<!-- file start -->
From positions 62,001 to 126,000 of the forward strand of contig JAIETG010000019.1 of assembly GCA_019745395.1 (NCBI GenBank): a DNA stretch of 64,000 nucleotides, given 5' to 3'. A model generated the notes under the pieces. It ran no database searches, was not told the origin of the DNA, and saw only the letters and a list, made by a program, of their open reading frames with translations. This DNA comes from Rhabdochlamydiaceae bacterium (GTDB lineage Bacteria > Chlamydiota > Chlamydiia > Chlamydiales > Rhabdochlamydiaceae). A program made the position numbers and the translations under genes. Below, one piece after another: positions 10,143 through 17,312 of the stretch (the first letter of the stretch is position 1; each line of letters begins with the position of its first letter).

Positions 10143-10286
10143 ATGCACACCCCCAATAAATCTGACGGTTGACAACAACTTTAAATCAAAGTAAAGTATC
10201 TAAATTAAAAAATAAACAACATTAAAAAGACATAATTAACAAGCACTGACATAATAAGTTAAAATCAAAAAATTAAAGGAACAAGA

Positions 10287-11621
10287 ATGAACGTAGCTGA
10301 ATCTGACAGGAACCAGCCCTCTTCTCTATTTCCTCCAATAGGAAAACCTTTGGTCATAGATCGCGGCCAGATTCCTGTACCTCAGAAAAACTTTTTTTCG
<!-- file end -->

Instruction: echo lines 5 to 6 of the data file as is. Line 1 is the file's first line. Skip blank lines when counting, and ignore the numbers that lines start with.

Positions 10287-11621
10287 ATGAACGTAGCTGA